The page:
I cuddle up to my younger daughter of the sofa and suggest that soon it will be time for a bath. The boys roll over on the carpet and start to groan at the prospect of forthcoming agonies.
I start preaching;
“You know, I just love baths.”
“Ya do? Why do ya like em so much?” she asks, nuzzling in closer.
“Well years and years ago when I was a little girl, about your age come to think of it, my mum used to take long baths in our tiny chilly bathroom. It was so cold that when she filled the bath with hot water the whole room filled with steam, it was like warm fog. She would wallow in the bath and I'd sit on the floor. We'd chitter chat about this and that. It was lovely.”
“But you weren't even in that bath. Whatz so fun about that?” I have no adequate answer for her pertinent query, just a misty memory with a haunting fragrance.
“I'm not sure now you mention it.”
“You don't take baths, you always have showers.” Would that it were 'always.'
“Why? Why don't you have a bath if they're so great? When DID you last have a bath?” I decide to lie because it is marginally more interesting.
“Well actually, I remember it distinctly. The last time I had a bath was when I was waiting to go to the hospital, when I was pregnant, what er….. [?] six years ago now. I lay in the bath and waited for Daddy to come home, so that we could go together.”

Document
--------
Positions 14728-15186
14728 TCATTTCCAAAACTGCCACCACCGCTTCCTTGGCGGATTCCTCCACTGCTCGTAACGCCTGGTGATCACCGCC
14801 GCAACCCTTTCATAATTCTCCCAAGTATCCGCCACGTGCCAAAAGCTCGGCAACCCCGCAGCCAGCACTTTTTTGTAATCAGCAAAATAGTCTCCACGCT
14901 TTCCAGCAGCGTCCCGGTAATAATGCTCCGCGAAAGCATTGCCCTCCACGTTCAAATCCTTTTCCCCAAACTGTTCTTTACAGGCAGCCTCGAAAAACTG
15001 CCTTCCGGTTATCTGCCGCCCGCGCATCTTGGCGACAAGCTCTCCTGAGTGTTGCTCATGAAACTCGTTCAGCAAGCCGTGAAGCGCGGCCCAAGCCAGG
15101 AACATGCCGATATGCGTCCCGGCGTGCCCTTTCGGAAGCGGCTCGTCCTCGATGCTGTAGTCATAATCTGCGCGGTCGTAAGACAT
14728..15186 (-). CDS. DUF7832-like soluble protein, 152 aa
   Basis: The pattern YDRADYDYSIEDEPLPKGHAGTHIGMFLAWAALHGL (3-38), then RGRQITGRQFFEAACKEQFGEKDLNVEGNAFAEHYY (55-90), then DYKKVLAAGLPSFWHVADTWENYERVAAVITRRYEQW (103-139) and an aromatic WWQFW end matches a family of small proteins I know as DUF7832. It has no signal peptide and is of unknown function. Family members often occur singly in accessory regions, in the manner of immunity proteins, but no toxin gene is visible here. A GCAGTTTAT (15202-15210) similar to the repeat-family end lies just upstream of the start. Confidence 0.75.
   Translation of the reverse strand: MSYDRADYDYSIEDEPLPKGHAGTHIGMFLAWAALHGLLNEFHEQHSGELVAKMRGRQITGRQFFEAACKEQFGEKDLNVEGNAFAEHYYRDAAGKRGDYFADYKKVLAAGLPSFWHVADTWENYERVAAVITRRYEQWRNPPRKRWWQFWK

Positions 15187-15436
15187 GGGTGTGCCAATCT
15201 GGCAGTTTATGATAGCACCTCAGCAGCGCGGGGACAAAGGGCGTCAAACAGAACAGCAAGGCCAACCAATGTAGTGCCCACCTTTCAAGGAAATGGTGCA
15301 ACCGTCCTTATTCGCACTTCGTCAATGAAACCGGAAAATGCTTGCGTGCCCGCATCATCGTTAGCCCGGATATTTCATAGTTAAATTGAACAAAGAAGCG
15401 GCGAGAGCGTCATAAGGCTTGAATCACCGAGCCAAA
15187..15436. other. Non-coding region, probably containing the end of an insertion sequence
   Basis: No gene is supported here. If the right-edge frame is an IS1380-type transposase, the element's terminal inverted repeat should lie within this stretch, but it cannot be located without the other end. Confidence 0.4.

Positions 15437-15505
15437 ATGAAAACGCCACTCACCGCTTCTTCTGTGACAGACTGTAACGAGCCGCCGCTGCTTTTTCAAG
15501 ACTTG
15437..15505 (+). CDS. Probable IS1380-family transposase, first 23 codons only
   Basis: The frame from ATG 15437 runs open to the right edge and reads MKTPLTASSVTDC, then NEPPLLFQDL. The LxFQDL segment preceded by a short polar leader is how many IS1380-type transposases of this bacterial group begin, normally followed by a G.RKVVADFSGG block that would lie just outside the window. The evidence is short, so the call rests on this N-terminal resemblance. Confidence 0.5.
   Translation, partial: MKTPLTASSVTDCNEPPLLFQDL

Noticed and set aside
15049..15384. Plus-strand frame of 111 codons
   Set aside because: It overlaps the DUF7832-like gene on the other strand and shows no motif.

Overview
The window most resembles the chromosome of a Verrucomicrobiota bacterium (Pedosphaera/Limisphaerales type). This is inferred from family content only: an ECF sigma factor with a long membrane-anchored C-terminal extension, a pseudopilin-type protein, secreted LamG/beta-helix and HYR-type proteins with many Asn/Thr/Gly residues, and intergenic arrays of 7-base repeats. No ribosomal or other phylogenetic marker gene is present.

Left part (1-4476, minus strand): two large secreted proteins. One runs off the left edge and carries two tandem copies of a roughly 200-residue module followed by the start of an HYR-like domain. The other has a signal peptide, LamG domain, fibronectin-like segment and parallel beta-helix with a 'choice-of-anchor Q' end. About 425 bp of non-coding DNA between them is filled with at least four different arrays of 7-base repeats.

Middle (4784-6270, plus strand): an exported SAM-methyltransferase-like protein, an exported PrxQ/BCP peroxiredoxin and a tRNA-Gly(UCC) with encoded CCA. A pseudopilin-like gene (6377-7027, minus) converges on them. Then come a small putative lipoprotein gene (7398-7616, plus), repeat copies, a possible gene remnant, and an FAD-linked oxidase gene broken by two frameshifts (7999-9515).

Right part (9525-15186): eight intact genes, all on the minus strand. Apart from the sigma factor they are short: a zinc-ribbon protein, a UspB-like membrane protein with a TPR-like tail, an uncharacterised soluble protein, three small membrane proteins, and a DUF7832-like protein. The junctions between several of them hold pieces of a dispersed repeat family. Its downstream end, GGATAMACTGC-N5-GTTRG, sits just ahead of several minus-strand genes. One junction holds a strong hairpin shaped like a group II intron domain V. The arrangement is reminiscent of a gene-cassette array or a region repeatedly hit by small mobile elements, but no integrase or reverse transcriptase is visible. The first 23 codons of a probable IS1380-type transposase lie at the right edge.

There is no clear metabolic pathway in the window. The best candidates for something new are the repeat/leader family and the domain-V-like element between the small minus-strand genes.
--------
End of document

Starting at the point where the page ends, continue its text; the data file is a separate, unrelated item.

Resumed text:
“Hospital!” someone squalks. Oh dear, I mentioned a trigger word. Choking noises splutter from the carpet, “we are dying in dah hospital if we are bath?”
“Not at all dear, that was all a long time ago…” the questions come thick and fast from every direction.
“Why didn't you get dressed and wait? How could you go to the hospital if you were all wet?” Sometimes you wish you'd never started. I decide that distraction is the only course of action.
“You know Granny used to buy this very extravagant bath oil from Avon, it had a wonderful perfume.” They've probably changed the recipe after 40 years.
“Oil! Not bubbles?”
“Er, right. Oil.” Be careful, this isn’t going the right way.
“To make you smell nice.”
“Y….e….s,” I answer cautiously, knowing that I am going down the wrong path. Junior's talks to the carpet, “oil floats on dah water.”
“That's right dear, so all the lovely oil slips over your skin and makes it all nice and soft.”
“Dat is dah stoopid fing! Your skin is dirty and den you are wiv oil too, yukky.”
Another little nugget quashed, but it wouldn’t do to deny his indefatigable logic.